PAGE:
SRA acting director Andrea Florence commented: "The FIBA report’s conclusion that the child safeguarding and reporting mechanisms present within the FMBB are 'wholly insufficient' means that survivors, victims of abuse, and whistleblowers were not and are still not protected up to this moment.

"This requires urgent corrective action from FIBA and the Mali Government."

The SRA has demanded further measures are put in place by FIBA to protect witnesses, survivors and their families.

These include reassurances of their physical safety and protection against retaliation, reinstatement of opportunities to play, psychological and trauma-enforced support, and remedies including compensation and a public apology.

It has also called for an additional investigation, "systemic reforms" to FIBA's governance structure and "a full systemic review of the child safeguarding and reporting mechanisms in basketball federations around the world," as well as reassurances that players have the right to form player associations and collective bodies.

This follows the McLaren report's findings that Malian players who tried to create a union in 2012 faced threats of non-selection by FMBB officials.

The SRA has written to Richard McLaren expressing concern over
The SRA has written to Richard McLaren expressing concern over "critical gaps" with regards to the protection of witnesses, trauma support and confidentiality during his team's investigation ©Getty Images

Executive director of the Women's National Basketball Players Association Terri Jackson called for FIBA to do more to protect players.

"The success of global basketball depends on respect and protection for athletes, which include women and girls," Jackson said.

"As the world basketball governing body, FIBA is responsible for players’ justice, accountability and protection.

"FIBA needs to respect players’ rights to organise without fear of discrimination, and provide for their safety and participation in decision-making at the highest level."

The SRA also called for the Malian Youth and Sport Ministry to form a commission of inquiry to investigate sexual abuse in basketball and other girls' sports, and for it to ensure the protection of athletes against retaliation and "work with women’s rights and healthcare providers with expertise in sexual abuse and trauma so that survivors have access to long-term, quality support services."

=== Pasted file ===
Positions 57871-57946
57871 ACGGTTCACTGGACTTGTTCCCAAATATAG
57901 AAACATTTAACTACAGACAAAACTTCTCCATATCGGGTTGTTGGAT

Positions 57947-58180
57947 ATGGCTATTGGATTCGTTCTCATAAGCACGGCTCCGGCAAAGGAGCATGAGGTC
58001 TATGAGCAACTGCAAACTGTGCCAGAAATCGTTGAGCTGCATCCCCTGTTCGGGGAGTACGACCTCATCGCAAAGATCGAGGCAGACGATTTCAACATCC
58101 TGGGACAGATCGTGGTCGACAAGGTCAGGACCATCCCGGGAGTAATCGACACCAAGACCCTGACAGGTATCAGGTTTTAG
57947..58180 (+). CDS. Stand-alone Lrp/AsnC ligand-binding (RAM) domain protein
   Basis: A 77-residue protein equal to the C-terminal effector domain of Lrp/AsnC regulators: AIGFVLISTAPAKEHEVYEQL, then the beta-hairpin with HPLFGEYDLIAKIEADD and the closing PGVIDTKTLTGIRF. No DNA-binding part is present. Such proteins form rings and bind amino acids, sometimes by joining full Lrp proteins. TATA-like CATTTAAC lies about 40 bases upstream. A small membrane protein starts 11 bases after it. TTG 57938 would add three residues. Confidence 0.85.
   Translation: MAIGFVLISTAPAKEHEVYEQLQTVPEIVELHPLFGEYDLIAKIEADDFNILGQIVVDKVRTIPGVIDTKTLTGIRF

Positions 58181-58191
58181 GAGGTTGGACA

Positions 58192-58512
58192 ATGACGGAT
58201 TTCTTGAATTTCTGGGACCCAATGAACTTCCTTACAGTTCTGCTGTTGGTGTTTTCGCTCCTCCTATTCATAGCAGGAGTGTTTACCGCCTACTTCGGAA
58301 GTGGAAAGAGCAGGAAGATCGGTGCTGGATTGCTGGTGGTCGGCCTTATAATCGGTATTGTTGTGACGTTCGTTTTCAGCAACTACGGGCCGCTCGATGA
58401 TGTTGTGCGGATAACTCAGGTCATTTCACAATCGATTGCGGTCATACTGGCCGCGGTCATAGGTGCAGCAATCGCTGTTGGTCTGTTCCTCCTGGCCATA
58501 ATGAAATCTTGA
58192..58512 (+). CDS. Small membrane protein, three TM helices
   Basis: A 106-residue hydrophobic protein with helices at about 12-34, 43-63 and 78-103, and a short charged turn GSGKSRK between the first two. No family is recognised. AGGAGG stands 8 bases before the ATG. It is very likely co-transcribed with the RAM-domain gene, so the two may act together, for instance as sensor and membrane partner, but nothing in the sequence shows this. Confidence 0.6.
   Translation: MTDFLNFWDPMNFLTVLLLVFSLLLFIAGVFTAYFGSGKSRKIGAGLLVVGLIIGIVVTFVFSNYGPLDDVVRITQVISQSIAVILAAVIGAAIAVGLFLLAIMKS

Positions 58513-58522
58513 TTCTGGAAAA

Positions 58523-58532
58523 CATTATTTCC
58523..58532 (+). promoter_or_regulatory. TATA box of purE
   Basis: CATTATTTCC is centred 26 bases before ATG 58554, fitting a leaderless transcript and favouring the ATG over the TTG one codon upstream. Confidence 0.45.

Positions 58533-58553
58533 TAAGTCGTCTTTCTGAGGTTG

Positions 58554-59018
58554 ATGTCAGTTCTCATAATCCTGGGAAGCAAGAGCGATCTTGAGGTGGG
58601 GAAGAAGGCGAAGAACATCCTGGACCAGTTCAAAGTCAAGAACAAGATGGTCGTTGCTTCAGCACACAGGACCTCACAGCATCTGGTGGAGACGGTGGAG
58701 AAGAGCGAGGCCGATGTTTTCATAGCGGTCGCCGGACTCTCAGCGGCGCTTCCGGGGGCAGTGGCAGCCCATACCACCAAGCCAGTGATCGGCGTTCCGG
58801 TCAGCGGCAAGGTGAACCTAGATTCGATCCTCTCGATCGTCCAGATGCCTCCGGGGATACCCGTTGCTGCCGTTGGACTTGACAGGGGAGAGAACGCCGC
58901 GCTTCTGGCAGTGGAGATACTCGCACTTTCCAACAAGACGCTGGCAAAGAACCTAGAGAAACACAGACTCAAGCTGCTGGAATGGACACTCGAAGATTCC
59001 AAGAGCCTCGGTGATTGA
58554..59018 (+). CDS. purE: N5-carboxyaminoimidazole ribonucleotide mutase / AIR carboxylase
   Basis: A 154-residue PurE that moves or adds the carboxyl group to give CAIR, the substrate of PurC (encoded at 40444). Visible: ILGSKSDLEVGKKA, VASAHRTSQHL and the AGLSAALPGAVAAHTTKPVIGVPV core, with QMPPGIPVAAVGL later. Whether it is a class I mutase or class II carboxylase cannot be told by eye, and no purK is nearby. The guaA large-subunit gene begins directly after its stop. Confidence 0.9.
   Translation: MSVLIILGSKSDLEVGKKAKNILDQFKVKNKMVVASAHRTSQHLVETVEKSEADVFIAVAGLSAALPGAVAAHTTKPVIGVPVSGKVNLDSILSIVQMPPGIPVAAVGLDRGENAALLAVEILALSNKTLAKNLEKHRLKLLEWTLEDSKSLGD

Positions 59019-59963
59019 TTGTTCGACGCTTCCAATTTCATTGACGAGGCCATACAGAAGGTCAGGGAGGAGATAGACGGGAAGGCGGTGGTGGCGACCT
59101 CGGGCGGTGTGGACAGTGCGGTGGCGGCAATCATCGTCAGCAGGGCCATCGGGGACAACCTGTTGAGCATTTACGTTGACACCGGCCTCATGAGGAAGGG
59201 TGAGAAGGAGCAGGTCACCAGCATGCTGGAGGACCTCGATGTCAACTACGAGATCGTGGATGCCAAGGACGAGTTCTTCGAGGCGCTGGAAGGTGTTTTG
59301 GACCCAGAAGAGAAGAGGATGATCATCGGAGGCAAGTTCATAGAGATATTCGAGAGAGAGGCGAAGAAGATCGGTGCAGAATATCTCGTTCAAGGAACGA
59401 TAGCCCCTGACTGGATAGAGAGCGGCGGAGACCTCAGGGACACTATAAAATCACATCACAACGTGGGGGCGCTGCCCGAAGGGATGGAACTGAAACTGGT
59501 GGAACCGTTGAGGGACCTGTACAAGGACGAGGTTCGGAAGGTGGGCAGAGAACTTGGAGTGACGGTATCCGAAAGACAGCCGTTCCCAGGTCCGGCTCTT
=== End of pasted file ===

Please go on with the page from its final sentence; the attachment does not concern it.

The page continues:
It cited a National Institute of Statistics survey from 2018 which found nearly half of women and girls aged 15 to 49 in Mali had experienced gender-based violence.

At the end of July, Malian basketball coach Amadou Bamba was arrested and charged with sexual assault and harassment of teenage female players, accused of abusing at least three players and then stunting their careers when they refused to have sex with him.

Bamba and fellow coach Cheick Oumar Sissoko, as well as official Hario Maiga, were suspended by FIBA following the opening of the investigation.

FMBB President Maiga was also later suspended, while the publication of the report saw further suspensions issued against FMBB coach Fanta Diallou, secretary general Seydou Maiga and vice-president Amadou Traore.

The SRA said it welcomed the suspensions of the FMBB officials and coaches.

FIBA said in a statement released after the publication of the report that it had taken "numerous steps" to "establish a safeguard and protection service for the players of the under-19 and under-16 women's teams from Mali," including developing procedures to report safeguarding incidents, establishing protection services and support for survivors of abuse and recruiting a case manager and appointing a psychologist and law firm for the protection of survivors and players.

It said a number of measures would be implemented in Mali, including training for officers and volunteers on the protection and safeguarding of children, supporting the FMBB's development of an action plan and establishment of a safeguarding procedure, and organising a national workshop to raise awareness about safeguarding in sports.

The international governing body said it held a "firm position against harassment and abuse in basketball and extends its heartfelt compassion for victims of such conduct."

It added that FIBA and its Players Commission will launch a global players safeguarding initiative, to be presented to the Central Board for approval this November.

FIBA said it would not comment further while disciplinary proceedings are ongoing.